My guest today is editor and author, Denise Loock. Denise shares with us one of her Boot Camp posts on redundancies. At the end of her post, you’ll find more information about her editing services and devotional books.
“Never, ever use repetitive redundancies.” That’s #47 in William Safire’s entertaining and enlightening book, Fumblerules. The principle is simple, but its mastery elusive, even for seasoned writers and editors.
Too often we’re unaware of the redundancies that lurk undetected in our sentences. Did you catch the needless repetition in the previous sentence? Using unaware and undetected with lurk is redundant. According to the Merriam-Webster dictionary, lurk means “to lie in ambush, to be hidden but capable of being discovered.” I should have written this: redundancies lurk in our sentences. Use precise verbs.
A devotion in the December 2014 edition of a daily devotional magazine was titled “Free Gift.” Again, Merriam-Webster exposes the redundancy. By definition, a gift is “transferred … without compensation.” If it isn’t, the writer should use reward, bribe or exchange. Use precise nouns.
In a book written by a well-known author, I came across “unsuspected surprises.” By definition, a surprise is “something unexpected or astonishing.” The fraternal twin of unsuspected surprises is unexpected surprises. Avoid both. And use a dictionary.
Sir Ernest Gowers provides some helpful advice in The Complete Plain Words. And no, helpful advice isn’t redundant. Haven’t we all received plenty of unhelpful advice? Back to Gowers:
“Cultivate the habit of reserving adjectives and adverbs to make your meaning more precise, and suspect those that you find yourself using to make it more emphatic. Use adjectives to denote kind rather than degree … economic crisis or a military disaster … [not] acute crisis or a terrible disaster.”
Recently, I almost used actual proof in a Facebook post. See what I mean? Redundancy is a virus that can threaten the health of any sentence. (Check the definition of virus, and you’ll realize that adding an adjective like destructive or pernicious would be redundant.)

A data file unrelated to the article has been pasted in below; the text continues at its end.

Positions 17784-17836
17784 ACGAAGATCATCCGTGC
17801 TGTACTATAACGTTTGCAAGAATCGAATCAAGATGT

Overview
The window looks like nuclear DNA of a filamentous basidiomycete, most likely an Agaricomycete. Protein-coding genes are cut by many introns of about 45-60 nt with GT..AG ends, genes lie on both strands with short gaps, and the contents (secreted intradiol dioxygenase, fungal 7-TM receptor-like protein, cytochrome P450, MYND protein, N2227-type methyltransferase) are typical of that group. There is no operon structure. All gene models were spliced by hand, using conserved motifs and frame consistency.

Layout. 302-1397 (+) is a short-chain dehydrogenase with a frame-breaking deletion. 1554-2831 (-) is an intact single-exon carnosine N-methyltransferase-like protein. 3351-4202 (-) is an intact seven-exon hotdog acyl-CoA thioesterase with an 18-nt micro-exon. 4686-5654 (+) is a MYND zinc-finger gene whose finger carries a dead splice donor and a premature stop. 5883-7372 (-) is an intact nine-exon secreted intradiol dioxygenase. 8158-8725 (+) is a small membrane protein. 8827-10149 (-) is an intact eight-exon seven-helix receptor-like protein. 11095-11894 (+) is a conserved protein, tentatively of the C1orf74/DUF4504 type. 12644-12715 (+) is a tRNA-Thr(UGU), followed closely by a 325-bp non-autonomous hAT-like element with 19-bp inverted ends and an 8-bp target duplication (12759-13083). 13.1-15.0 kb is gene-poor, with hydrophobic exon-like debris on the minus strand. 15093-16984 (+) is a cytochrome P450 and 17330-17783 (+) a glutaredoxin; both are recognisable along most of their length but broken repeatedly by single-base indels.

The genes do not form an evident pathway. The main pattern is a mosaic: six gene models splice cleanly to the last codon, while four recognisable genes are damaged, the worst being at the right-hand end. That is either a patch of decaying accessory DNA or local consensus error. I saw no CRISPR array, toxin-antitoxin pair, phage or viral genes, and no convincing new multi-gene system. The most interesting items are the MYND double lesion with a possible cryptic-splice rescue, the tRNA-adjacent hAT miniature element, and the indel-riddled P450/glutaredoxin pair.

Here’s your assignment this week: Examine a page of your work in progress, sentence by sentence. Probe every noun and verb, checking for preciseness. Interrogate every modifier: what value does it add to the sentence? Scrutinize every word under the light of its dictionary definition.
Search for redundancies like these:
And while you’re editing, reduce phrases like these to one word:
Made a decision
Faced a need
Have the opportunity to see
Is in need of
Look forward to the future
Rid your writing of redundancies. Click to Tweet.
What is your favorite example of a redundancy?
Denise Loock is an editor, writer, and speaker. As a book editor, she uses her twenty-nine years of experience as an English teacher to help Lighthouse Publishing of the Carolinas produce high quality, engaging inspirational fiction and nonfiction books. As a freelance editor, she helps published and unpublished writers create clean, concise, and compelling manuscripts that will attract publishers and intrigue readers.
Denise also shares with others the joy of studying God’s Word through the website she founded, DigDeeperDevotions.com. She is the author of two devotional books that highlight the scriptural truths of classic hymns and gospel songs, Open Your Hymnal and Open Your Hymnal Again. Contact her at firstname.lastname@example.org.